Editorial: Green eyes the storm ahead

How he manages to weather these adverse conditions will be interesting to watch.

by Matthew Gwyther, mt editor
Last Updated: 31 Aug 2010

In the wild and dark jungle that is British retailing, Philip Green is one of two top bananas. The other is Sir Terry Leahy, but Green outdoes the Tesco boss because, although Leahy is extremely well paid on £3 million per annum, Green is worth an estimated £4.85 billion. Just try saying that figure out loud. And he sports the biggest watch you've ever clapped eyes on (see the opening spread of this month's MT Interview). It's interesting how many photographic portraits of Green, including ours, catch him while he's licking his lips. We had a great idea to snap him on a lilo in the pool of his Monaco home under the cover headline 'Sexy Beast', but he was having none of it. Maybe next time ...

MT meets the legendary Green at a time when - after many years of brightly ker-chinging cash tills and stampede-like rates of footfall across the nation's retail acres - things are starting to get rough on the high street.

Simon Wolfson of Next has admitted that his company faces the most trying trading conditions since Margaret Thatcher was prime minister. French Connection's figures have turned scary since Joe Public fell out of love with its crass logo. M&S, from which this summer I purchased for £20 a nicely made Panama hat not available at Primark, remains in turmoil.

How Green and his retailing empire - which includes Bhs, Burton and Miss Selfridge - manages to weather these adverse conditions will be interesting to watch.

He has been in the retail game for decades and has seen many troubles before. In a tough world, he is one of the toughest of operators and he is watching M&S's continuing agony with grim-faced pleasure. If things turn sour for him, of course, we won't be able to see any red ink that his accounts may bleed, because he is in the privileged position of not having to show them to anybody except his influential wife, Tina, and his own personal accountant.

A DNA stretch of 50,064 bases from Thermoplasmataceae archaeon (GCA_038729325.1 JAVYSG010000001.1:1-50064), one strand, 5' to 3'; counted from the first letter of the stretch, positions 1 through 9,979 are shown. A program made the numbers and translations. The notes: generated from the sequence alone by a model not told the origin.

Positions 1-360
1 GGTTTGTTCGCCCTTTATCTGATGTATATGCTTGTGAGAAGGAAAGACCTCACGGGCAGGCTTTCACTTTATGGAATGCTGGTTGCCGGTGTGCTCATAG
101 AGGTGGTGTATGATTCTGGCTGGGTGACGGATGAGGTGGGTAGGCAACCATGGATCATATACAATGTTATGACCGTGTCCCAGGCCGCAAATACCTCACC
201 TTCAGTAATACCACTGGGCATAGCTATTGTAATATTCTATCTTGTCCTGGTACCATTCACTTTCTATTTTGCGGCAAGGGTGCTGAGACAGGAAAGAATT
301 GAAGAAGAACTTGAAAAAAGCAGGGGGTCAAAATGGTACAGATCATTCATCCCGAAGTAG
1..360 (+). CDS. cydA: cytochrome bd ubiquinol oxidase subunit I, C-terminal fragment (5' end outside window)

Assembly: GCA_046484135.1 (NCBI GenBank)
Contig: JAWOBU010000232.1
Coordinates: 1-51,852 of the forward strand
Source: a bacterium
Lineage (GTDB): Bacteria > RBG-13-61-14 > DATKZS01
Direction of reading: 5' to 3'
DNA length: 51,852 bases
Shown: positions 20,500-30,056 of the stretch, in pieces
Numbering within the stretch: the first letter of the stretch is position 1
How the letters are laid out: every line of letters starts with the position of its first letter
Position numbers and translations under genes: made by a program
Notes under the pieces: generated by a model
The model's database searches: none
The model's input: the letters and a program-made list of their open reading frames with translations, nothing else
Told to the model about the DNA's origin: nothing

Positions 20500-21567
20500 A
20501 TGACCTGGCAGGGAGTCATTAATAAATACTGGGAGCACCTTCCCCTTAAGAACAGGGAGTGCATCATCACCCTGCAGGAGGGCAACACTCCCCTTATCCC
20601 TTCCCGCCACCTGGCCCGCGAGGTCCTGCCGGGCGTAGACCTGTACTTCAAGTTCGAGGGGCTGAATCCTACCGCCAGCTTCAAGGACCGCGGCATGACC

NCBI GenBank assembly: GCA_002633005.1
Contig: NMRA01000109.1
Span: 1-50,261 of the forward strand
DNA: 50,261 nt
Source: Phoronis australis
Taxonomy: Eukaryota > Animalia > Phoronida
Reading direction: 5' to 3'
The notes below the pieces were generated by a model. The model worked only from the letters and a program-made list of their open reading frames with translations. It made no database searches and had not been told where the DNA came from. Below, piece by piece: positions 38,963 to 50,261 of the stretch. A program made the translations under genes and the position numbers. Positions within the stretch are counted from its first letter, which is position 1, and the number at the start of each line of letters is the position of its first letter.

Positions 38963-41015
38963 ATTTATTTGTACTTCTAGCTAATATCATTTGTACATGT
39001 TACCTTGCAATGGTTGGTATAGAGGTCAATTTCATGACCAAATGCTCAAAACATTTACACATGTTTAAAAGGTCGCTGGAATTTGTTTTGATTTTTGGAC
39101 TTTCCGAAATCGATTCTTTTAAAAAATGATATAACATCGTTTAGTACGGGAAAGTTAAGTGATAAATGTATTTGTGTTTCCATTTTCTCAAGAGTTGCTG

A widespread retail downturn will do Manchester no good. I went back there recently after an absence of nearly 10 years and I could hardly believe what I saw. Gone are the grim municipal crescents of Hulme and the derelict warehouses of the city centre. In have come Harvey Nichols, Selfridges and the tallest residential tower block in the UK. You can now fly direct from Manchester airport to Chicago, Dubai and Karachi.

It has become a fizzing metropolis of great new buildings powered by a commercial vitality that has left Birmingham and Leeds way behind, and its arch-rival Liverpool is hardly out of the starting blocks. All it needs now is for Man Utd's new owner Malcolm Glazer to open his wallet as wide as Roman Abramovich opened his and the city will be really motoring.

Read the full story of its transformation in Andrew Saunders' feature.

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